More importantly, the available survey data suggest a shift in public conscious­ness of domestic violence. A 2001—2002 survey, funded by UNIFEM and con­ducted by a scholar-activist at the Moscow Humanities University, found wide­spread awareness that domestic violence was a national problem (Zabelina 2002). In contrast to earlier skepticism and confusion over the new terminology, 92 percent of the 1,528 respondents (both male and female) agreed that “violence in the family” existed in Russia (40). Awareness was not just in the capital city, but also in the central Russian cities of Tula and Dubna and the Republic of Komi. The survey also indicates more than a superficial understanding of domestic vio­lence. Regarding the activists’ claim that domestic violence included economic violence—the deprivation of funds necessary for basic needs—approximately 40 percent agreed. City residents especially were likely to include as violence what activists call “verbal violence” (verbal’noe nasilie) (40). Most respondents also saw real consequences of violence for the women’s health (65% of the men, 80% of the women) and psychological trauma or stress (78% men, 92% women) (46).32

A second, slightly larger survey conducted a year later by researchers from the Moscow State University Women’s Committee (with funding from the Ford Foundation), similarly found that almost all married Russians (more than 90%) thought that physical violence was either a crime or a social evil (sotsial’noe zloi) that the state has a responsibility to respond to or to protect abused wives from (Gorshkova and Shurygina 2003, 36).33 Providing more evidence of the impact of foreign-funded domestic violence activism, people in the regions in the study where such activities have been the strongest, Moscow and the Republic of Kare­lia near Finland, are the least likely to justify domestic violence. Almost half of the respondents also hold the belief that a husband’s assault of his wife is a private matter, perhaps a reflection of continued skepticism regarding the criminal-legal system or of the correct understanding that the criminal procedure continues to classify most domestic violence cases as requiring private prosecution (chastnoe obvinenie), where the victim must bring charges herself.34 More troubling is that approximately one-third to one-half of the married respondents thought that wife battery could be justified: that wives might be responsible because they started the argument (47%), that sometimes wives need to be punished for bad behavior such as adultery or substance abuse (32%), or that some wives simply deserve to be beaten (38%) (36). But women, who are perhaps more likely to have taken in the awareness campaigns, were nearly half as likely as men to hold such views.35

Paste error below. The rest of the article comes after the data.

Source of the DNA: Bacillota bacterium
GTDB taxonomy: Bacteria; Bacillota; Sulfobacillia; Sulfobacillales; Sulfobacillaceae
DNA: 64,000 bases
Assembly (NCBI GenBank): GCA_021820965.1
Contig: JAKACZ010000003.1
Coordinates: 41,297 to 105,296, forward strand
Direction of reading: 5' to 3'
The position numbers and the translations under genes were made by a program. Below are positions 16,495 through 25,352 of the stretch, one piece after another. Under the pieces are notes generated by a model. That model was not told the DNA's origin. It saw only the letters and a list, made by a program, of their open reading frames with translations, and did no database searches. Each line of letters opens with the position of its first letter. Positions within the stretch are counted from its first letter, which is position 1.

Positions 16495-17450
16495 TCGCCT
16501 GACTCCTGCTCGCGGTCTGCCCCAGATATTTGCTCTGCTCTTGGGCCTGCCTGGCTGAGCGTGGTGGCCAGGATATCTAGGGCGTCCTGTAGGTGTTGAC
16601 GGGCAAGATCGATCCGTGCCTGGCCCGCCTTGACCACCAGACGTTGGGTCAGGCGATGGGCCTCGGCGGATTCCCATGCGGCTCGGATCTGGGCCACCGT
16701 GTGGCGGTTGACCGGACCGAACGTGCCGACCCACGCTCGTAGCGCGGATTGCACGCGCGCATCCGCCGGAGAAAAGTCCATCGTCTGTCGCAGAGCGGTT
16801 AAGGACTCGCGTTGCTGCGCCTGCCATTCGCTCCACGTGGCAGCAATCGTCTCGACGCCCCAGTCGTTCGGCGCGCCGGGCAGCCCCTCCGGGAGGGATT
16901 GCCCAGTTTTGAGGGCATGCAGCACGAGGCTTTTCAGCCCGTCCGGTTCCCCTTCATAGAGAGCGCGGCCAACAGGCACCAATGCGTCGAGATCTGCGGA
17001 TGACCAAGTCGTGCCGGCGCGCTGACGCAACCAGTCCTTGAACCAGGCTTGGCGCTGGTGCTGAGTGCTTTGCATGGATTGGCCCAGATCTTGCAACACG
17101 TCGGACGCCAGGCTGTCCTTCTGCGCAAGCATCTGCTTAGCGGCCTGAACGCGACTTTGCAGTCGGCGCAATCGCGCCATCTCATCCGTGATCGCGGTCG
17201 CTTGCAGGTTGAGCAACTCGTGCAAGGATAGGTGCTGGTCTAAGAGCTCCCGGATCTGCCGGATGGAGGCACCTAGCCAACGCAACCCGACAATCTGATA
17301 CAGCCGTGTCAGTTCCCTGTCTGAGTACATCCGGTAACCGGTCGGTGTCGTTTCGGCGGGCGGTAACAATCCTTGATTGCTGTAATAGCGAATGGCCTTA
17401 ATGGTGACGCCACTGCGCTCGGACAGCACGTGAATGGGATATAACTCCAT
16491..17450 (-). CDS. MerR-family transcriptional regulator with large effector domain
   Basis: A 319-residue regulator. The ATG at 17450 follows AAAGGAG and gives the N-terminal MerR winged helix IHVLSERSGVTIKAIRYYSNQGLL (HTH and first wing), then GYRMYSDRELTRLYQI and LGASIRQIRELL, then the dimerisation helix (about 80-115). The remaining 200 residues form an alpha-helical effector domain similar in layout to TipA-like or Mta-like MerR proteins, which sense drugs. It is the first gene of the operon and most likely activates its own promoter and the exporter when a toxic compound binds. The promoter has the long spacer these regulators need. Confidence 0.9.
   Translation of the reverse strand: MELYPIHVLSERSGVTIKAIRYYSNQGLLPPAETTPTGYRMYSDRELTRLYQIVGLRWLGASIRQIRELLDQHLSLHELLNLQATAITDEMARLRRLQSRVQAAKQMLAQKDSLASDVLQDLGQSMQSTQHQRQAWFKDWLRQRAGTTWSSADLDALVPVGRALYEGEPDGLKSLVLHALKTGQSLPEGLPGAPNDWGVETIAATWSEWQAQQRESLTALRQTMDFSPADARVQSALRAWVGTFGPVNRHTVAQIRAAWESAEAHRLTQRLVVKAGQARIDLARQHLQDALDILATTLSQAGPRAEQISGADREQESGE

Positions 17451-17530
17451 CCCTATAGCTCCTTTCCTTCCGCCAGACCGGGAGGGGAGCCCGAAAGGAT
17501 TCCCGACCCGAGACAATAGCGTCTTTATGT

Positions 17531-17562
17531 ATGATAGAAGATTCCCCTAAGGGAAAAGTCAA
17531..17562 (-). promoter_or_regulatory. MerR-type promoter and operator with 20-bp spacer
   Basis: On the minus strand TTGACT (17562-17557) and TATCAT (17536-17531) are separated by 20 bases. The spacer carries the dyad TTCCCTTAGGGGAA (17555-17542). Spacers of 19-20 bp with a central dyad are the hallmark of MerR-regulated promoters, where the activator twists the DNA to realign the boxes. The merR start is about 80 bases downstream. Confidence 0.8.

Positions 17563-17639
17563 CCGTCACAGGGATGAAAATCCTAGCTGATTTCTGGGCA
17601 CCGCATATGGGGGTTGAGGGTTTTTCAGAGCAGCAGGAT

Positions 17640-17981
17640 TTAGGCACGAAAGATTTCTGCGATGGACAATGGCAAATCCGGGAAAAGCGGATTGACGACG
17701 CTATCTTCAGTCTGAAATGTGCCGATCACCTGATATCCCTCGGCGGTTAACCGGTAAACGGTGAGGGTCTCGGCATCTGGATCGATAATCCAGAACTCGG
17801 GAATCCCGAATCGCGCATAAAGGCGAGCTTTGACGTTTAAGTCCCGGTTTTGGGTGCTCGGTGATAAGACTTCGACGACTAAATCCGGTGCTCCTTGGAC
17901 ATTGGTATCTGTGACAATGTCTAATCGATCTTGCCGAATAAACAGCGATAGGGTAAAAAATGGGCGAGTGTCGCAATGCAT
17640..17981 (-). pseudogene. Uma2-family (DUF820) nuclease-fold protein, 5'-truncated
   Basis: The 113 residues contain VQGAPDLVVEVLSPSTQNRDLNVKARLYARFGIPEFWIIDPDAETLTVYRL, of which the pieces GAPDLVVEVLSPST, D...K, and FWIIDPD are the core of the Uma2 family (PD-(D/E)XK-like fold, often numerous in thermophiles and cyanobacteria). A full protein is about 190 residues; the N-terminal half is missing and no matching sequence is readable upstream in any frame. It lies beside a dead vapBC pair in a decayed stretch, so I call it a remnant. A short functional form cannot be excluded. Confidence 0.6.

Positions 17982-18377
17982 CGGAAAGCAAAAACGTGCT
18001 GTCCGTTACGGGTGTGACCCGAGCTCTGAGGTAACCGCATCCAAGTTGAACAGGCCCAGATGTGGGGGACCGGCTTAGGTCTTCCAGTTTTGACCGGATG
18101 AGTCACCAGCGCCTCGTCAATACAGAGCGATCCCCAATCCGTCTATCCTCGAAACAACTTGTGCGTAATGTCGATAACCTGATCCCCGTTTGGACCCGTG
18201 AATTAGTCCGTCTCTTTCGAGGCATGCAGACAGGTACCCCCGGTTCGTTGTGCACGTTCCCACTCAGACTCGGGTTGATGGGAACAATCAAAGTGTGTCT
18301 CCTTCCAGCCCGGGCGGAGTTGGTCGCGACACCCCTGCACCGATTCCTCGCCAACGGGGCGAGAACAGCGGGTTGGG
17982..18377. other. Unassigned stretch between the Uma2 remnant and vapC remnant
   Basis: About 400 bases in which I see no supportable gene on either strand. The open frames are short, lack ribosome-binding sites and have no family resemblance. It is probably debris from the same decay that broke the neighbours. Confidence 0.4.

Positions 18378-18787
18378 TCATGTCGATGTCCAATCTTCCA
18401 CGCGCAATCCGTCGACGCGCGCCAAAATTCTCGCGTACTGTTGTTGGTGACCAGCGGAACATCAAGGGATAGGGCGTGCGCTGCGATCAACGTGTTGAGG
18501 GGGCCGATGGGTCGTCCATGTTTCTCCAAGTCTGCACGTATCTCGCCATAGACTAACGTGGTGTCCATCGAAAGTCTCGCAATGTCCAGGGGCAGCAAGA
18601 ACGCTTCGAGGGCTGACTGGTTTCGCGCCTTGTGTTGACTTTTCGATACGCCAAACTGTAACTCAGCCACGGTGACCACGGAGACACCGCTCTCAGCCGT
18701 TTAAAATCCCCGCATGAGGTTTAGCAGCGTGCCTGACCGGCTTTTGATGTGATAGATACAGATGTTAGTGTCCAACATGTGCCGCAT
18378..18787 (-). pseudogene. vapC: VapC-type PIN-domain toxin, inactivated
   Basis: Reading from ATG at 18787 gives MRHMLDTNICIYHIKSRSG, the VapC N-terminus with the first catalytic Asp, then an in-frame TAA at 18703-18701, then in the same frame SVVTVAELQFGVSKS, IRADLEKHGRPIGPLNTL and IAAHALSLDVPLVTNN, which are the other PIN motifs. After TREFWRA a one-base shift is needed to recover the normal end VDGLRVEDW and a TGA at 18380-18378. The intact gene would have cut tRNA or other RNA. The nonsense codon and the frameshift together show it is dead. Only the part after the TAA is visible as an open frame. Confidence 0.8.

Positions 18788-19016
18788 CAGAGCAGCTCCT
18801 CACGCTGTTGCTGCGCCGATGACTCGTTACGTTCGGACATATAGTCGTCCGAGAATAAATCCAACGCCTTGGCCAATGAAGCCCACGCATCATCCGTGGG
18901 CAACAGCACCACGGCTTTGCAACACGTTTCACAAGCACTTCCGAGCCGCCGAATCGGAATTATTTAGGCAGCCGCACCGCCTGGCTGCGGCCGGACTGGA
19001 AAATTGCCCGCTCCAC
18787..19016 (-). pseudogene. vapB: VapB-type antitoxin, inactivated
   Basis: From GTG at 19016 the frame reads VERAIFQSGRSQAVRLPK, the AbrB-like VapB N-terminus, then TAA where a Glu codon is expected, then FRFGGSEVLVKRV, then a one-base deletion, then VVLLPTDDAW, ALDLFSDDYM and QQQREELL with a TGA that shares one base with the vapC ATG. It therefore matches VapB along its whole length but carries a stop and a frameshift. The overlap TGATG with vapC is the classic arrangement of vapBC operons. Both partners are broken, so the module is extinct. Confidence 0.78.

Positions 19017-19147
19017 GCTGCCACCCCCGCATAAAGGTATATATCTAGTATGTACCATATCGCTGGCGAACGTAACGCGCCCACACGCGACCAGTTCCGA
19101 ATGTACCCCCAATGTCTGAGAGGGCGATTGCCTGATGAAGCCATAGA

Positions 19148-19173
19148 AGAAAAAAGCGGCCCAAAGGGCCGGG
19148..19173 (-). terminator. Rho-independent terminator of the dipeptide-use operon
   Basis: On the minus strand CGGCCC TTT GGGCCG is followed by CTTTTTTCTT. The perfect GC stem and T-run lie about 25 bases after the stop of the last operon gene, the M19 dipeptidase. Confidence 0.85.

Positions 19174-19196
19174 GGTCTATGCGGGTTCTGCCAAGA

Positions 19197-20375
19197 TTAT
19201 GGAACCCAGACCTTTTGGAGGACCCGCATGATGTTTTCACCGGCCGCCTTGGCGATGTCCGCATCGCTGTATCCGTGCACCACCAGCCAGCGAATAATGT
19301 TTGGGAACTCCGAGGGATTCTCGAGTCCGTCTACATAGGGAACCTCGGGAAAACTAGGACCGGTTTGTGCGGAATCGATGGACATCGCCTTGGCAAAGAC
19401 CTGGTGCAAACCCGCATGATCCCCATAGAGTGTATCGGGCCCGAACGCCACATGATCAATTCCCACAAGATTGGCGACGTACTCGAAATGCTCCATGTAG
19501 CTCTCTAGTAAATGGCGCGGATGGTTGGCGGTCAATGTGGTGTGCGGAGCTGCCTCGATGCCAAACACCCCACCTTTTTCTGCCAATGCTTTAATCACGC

Even these second findings allow for the possibility of change over time. In contrast to the one-third to one-half of Gorshkova and Shurygina’s (2003) re­spondents, a small-scale 1995 survey found that more than half of the respondents thought women were at least partially responsible for the domestic violence they suffered (Attwood 1997ХЗ6 There are also some remarkable differences in opinions among age groups. Younger husbands (34% and 25% of those between 18 and 24) are much less likely than older husbands (48% and 43% of those between 55 and 64) to think that there are some women who deserve to be beaten or that a bat­tered woman should reflect on her culpability in her own battery (Gorshkova and Shurygina 2003, 38). Similarly, younger wives are less likely than older ones to excuse a husband who batters.37 At a 2002 discussion of domestic violence in St. Petersburg, Russian activists-scholars agreed that young women are less tolerant than older women.

In 2006, researchers involved in the first survey conducted a follow-up study, this time interviewing 450 people (half women, half men, all between 25 and 45) on the streets of Moscow, Samara, Dubna, and Tula (Zabelina et al. 2007). Al­though they used a different method (interviews versus questionnaires) with a somewhat different target population, the results provide some additional evi­dence of increasing awareness over time.38 In this third survey, twice as many men considered profanity and cursing to constitute violence in 2006 than five years earlier (65% as compared to 30%) (78). Smaller but significant increases were found for women and men on all questions about whether the various behaviors consti­tuted violence, including the following: compelling a person to take drugs or al­cohol, threats and intimidation, prohibitions about meeting family members and friends, refusal to give money for the purchase of daily necessities, and prohibition on getting a job (79—80). As these later respondents were answering face-to-face, the increases may be overstated as presumably people would be more likely to be politically correct in person than on an anonymous questionnaire. Yet, even this modification in talk (if not thought) reflects a notable increase in awareness in a country where jokes have often been made about beating wives constituting love.